Marsy’s Law and the Impacts on Victims
On November 7, 2017, Ohio voters passed Marsy’s Law. According to Marsyslaw.us, Ohio became the sixth state to pass Marsy’s Law and in doing so Ohio joined California, Illinois, Montana, and North & South Dakota.
Last fall, Marsy’s Law had overwhelming support throughout the Buckeye State. Marsyslaw.us reported that Marsy’s Law had sweeping support on both sides of the political aisle including endorsements from 375 elected officials which included Governor John Kasich, Attorney General Mike DeWine, State Auditor Dave Yost, sixteen (16) county prosecutors, nearly two dozen county sheriffs, and state lawmakers. Not only was Marsy’s Law widely endorsed by many of Ohio’s elected officials, it was also highly favorable among Ohio voters. In fact, Marsy’s Law for Ohio passed with the “highest percentage vote in the last twenty-five (25) years in Ohio for a state issue and the second-highest of all-time in the Buckeye State!” With so much popularity, one might be asking “Who was Marsy?” and “What impacts will the new law have on me?”
Marsy’s Law was named after Marsalee (Marsy) Nicholas, a University of California Santa Barbara student, who was killed by her ex-boyfriend in 1983. A week after Marsy was murdered, Marsy’s mother, walked into a grocery store after visiting her daughter’s grave and was confronted by the accused murderer. The family had no idea that the murderer had been released on bail. Not only was this traumatic for the family, it was also very discouraging for them.
Marsy’s family was not informed that Marsy’s murderer had been released on bail because the judicial system had no obligation to do so. Passage of Marsy’s Law would prevent similar situations occurring to other victims’ families. Dr. Nicholas, the brother of Marsy, explains why passage of Marsy’s Law is beneficial, “If any good can come of something this horrible – the loss of my sister and the losses of other families of crime victims – it is that these violent acts served as a catalyst for change.”
That change occurred in Ohio last fall with overwhelming support of Marsy’s Law. With the passage of Marsy’s Law, Ohio’s Constitution will undergo an amendment to include new rights for victims and their families. Marsy’s Law effectively repeals and replaces the existing language in Section 10a of Article I of the Constitution of the State of Ohio. The following list is a summary of the new rights for victims and their families:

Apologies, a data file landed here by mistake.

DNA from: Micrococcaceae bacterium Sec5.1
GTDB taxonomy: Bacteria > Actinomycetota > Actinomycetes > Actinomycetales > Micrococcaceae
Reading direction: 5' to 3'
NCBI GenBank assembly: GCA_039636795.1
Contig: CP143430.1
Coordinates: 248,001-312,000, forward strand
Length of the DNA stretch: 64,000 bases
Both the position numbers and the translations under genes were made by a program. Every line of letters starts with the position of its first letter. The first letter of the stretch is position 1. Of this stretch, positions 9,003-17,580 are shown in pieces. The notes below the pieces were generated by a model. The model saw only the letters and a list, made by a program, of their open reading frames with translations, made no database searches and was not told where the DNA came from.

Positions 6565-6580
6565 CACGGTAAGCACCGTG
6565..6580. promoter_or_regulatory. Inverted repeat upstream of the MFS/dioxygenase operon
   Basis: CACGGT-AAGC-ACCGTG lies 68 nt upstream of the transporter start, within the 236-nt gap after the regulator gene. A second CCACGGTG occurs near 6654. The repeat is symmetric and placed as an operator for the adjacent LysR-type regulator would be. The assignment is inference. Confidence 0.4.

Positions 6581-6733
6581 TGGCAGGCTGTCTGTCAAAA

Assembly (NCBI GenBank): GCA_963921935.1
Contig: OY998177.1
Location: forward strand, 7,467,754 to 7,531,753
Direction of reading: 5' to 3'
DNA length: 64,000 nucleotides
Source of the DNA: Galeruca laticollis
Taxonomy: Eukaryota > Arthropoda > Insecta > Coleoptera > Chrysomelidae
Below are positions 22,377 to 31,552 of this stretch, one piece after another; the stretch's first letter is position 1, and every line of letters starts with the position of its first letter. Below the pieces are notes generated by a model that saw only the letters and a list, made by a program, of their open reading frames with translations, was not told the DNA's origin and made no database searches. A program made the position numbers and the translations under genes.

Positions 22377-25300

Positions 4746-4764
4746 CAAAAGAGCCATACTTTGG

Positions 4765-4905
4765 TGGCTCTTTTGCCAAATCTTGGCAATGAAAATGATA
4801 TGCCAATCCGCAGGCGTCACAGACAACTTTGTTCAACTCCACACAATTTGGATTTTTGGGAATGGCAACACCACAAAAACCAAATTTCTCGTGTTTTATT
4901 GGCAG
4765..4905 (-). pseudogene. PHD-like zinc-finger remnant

a. To receive timely notification of all court proceedings;
b. To be present and heard at all court proceedings;
c. To have a prompt conclusion of the case;
d. To refuse an interview or other requests made by the accused in certain cases;
e. To receive notice when the accused is released or escape;
f. To receive monetary payment from the convicted for harm caused, such as compensation (note- the proposed amendment would not establish a cause of action for damages against the State or any political subdivision); and,
g. To receive information about services available to crime victims.
Individuals may file a Motion in Court to enforce said rights should these new rights be violated. As of February 5, 2018, the Amendment, a.k.a Marsy’s Law, became effective in Ohio.
Marsy’s Law is not without its critics. However, the amendment to the Ohio Constitution will allow for a more compassionate justice system for crime victims. When proceeding through criminal litigation, Courts now must consider the wellbeing and safety of the victims and their families. If you or a loved one becomes a victim of a crime and need additional assistance in guaranteeing that your Ohio constitutional rights are protected under Marsy’s Law, please contact the litigation advocates at the White Law Office, Co.
Attorney At Law